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'NCIS' recap: 'Home of the Brave'

Posted on

Bill Inoshita/CBS


TV Show
Action, Crime
run date:
Mark Harmon, David McCallum, Pauley Perrette
Current Status:
In Season

“Home of the Brave” may just be the funniest poignant episode of NCIS ever (or the most poignant funny one?), as the team deals with the deportation of a former Marine, Quinn’s racy dream about Gibbs, and the return of DiNozzo.

Okay, fine, not that DiNozzo. Senior shows up to announce Tony asked him to find a tenant for his apartment since he has no immediate plans to return. (You remember Tony’s apartment, right? Bachelor pad? Reasonable mortgage? Scene of a bloody murder?)

McGee, Abby, Bishop, and Torres are all extremely interested — no surprise, given the number of real-estate conversations this show has indulged in over the last two seasons. They immediately turn on each other over who’s the most deserving. The only thing they can agree on is they won’t be sharing it, and they won’t be voluntarily giving it up to someone else.

Before things get ugly, though, they’re called about a murder in which a Navy Yard security officer was killed during a convenience-store robbery. They’ve got bloody shoeprints and a missing night-shift employee who called 911 before bolting from the store with blood on his hands. In the locked owner’s office, they find a gun under a bloody towel.

Quinn spends all her time at the scene giving Gibbs strange looks, and back at HQ, she tells the team she had a dream about Gibbs the night before. Naturally, they’ve all had Gibbs dreams. (Bishop: no gear to grab. McGee: eating a raw steak because Gibbs served it to him.)

But no, this is different. Quinn had a sexy Gibbs dream. The team immediately demands details and Quinn obliges. It happened right there in the big orange room when dream Gibbs walked up, knocked on her desk, and asked what wood it’s made of.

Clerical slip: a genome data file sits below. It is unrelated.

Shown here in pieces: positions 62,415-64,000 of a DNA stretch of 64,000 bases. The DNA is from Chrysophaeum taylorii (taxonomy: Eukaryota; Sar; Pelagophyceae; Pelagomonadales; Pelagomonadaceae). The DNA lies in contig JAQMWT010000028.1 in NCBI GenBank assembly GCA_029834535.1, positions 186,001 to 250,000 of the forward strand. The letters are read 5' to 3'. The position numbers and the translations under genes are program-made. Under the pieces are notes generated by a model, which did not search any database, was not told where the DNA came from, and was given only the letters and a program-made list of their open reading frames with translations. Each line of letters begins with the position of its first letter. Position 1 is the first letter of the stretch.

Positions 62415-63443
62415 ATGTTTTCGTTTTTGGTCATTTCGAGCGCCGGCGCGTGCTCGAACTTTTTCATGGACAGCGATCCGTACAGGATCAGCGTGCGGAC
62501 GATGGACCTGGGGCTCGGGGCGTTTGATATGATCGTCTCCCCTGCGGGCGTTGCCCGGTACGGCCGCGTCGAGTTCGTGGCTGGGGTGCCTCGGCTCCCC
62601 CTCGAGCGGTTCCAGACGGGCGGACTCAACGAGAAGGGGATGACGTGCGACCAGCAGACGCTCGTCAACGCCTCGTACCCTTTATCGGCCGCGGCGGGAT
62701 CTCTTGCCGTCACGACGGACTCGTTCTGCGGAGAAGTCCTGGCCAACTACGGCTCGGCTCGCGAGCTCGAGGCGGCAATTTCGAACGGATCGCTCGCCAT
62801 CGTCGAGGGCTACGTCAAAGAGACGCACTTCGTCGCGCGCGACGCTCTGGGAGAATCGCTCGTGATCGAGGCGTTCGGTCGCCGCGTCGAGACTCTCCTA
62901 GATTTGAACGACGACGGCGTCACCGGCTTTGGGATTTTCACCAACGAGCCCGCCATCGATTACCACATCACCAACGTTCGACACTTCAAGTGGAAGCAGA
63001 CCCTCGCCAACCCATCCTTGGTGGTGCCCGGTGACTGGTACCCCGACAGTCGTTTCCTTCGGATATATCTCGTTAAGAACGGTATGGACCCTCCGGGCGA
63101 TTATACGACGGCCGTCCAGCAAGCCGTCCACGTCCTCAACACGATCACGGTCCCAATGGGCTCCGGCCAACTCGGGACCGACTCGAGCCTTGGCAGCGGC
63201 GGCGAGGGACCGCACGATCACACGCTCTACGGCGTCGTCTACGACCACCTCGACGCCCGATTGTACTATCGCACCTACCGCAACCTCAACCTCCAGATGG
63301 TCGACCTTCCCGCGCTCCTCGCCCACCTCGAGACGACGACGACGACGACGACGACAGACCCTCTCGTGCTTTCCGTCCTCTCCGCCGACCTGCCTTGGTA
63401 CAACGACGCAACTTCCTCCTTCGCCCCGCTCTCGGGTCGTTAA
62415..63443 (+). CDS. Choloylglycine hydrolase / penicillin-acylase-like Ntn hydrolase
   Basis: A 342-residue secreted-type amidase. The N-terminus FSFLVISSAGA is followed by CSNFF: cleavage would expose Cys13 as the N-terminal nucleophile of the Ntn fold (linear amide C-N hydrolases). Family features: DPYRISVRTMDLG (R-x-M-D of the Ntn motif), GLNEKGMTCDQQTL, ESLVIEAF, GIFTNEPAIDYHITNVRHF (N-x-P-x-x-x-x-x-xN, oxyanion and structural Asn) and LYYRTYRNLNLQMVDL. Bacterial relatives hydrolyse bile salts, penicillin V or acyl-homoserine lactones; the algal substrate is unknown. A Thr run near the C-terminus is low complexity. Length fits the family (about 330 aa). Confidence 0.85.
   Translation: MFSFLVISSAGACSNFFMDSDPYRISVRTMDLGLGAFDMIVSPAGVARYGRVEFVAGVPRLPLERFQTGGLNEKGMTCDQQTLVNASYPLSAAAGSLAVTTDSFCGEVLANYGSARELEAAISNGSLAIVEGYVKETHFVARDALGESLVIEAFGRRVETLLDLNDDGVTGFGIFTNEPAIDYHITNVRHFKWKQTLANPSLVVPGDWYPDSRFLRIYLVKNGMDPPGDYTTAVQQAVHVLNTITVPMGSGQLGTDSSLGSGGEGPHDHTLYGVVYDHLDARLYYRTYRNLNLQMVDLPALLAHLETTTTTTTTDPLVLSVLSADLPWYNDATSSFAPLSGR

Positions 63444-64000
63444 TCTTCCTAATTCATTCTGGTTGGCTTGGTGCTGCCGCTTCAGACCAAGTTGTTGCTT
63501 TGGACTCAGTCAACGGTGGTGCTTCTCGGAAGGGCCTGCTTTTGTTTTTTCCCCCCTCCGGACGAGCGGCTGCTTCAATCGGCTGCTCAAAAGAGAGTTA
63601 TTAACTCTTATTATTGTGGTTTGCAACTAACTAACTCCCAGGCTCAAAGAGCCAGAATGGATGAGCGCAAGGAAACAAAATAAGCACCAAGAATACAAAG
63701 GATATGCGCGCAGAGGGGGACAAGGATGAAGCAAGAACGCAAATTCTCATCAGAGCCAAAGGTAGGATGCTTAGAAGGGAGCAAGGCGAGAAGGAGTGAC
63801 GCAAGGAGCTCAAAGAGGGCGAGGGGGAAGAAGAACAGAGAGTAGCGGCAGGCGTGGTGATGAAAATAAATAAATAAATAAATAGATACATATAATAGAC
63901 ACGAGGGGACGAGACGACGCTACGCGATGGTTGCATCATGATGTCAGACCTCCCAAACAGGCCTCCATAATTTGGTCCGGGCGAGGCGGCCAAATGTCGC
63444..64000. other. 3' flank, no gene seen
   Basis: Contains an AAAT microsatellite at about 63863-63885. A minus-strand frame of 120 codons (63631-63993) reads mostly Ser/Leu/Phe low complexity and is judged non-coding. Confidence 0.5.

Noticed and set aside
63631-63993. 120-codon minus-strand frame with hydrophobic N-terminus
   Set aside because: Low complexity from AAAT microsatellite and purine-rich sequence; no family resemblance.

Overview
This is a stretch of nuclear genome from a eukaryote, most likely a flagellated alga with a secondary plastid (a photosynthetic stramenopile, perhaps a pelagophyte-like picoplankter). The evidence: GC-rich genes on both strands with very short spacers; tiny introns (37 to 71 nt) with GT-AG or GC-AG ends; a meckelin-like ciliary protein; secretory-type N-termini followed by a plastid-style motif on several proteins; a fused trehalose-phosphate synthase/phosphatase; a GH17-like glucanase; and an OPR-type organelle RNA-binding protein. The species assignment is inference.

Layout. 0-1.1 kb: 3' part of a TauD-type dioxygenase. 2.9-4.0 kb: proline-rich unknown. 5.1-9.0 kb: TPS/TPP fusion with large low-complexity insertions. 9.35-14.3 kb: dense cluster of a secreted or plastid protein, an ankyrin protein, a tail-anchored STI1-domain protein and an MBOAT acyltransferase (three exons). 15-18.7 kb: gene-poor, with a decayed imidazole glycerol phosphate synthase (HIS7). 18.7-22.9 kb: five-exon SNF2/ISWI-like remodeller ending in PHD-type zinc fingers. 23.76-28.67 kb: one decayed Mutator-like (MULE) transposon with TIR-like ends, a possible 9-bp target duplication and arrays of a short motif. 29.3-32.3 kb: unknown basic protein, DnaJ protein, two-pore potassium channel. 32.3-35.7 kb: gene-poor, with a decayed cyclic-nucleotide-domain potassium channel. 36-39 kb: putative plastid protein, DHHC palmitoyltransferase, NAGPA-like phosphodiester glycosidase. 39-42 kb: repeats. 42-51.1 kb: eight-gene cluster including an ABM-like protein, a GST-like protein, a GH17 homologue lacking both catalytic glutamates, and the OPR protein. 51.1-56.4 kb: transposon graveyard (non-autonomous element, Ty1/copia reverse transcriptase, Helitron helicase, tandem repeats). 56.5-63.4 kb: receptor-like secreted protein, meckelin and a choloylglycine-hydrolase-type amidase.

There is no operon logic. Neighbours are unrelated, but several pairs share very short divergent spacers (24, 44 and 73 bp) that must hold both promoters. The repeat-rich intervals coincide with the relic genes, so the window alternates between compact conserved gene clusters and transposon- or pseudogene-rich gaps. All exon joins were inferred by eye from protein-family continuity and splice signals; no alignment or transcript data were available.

“That’s when it got crazy,” Quinn says. No wonder she can’t look the man in the eye! Unfortunately, Gibbs himself arrives to put a stop to this horrible and terrible and wonderful conversation…

…which picks back up again when Quinn visits the morgue, where Ducky quotes Shakespeare’s “to sleep, perchance to dream” to her and Quinn realizes he and Palmer know about her dream.

“Is it the one where he knocks on your desk and asks what kind of wood it is?” Palmer asks. Quinn is staggered, and Palmer continues, “Oh, come on. Look at the man! If you haven’t had the wood dream about Gibbs, you haven’t lived.” Confession: This is the hardest I have ever laughed at NCIS in my life.

NEXT: Never verbalize the ellipsis


Okay, back to the case. A BOLO turns up the missing convenience-store employee, Victor Medina, in Pennsylvania, and Bishop and Torres are sent to retrieve him. Under questioning, he says he basically threw himself on the hood of the robber’s car to try to stop him, then attempted to resuscitate the victim. He also found the gun and locked it in the office so no one else could get hurt.

Since an eyewitness saw the robber arrive and leave, Medina’s off the hook for the murder — but somehow, the compass he carries with him, which belonged to his late father, was demagnetized in the altercation.

Abby calls Senior the shoe connoisseur to consult on the bloody shoeprint and to butter him up on the apartment front. (To be fair, McGee makes Senior look at a propaganda scrapbook of his and Delilah’s engagement, while Bishop writes an essay on why she deserves the apartment, because of course she did.) When Senior asks Gibbs for an assist on choosing a tenant, Gibbs refuses to play.

But hey, Senior’s able to ID the shoe as a rare luxury brand, and between that and the white sports car reported on the scene, they’re able to narrow the list of suspects.

Suspect no. 1 is a rich man with an extensive gun collection and a cocky teenage son who calls Quinn “Agent Mrs. Robinson.” But when Gibbs knocks on a gun case and asks Quinn if she knows what kind of wood it is, she flees to help McGee track down his own suspect, leaving a baffled Gibbs behind.

Suspect no. 2 is an identity thief with a badly written memoir on his laptop. Gibbs and Quinn take turns mocking it, which is just cruel, and Gibbs reads a passage out loud, including the ellipsis: “Dot dot dot.”

“You’re not supposed to verbalize it!” Quinn hisses in the middle of interrogation, and they make incredibly funny faces at each other: disgusted, confused, horrified. I tell ya, Jennifer Esposito is a comic gem.